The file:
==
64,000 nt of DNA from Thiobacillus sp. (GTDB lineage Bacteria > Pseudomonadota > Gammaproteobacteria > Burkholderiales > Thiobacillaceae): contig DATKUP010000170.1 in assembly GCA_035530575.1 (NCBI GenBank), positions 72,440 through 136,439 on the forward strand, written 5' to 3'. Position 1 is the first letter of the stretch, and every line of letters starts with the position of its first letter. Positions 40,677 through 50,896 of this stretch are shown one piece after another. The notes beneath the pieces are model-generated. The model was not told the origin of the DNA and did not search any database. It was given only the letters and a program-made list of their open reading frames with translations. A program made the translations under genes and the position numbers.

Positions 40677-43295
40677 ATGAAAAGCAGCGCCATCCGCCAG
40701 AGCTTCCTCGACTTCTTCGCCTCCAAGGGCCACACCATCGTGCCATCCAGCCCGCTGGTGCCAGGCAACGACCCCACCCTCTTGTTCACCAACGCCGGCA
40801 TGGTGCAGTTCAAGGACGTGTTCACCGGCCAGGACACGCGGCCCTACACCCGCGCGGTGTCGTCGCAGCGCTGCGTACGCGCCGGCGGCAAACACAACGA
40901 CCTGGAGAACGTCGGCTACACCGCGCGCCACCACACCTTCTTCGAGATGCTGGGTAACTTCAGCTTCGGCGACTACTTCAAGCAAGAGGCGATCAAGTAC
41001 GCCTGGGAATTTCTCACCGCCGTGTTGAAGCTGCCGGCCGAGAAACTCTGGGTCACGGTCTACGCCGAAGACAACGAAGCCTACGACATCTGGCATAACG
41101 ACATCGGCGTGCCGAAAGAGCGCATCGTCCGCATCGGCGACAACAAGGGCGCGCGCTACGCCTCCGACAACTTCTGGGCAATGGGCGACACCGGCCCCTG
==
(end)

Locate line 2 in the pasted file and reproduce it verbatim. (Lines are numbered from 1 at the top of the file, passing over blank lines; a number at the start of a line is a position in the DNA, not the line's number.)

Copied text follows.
Positions 40677-43295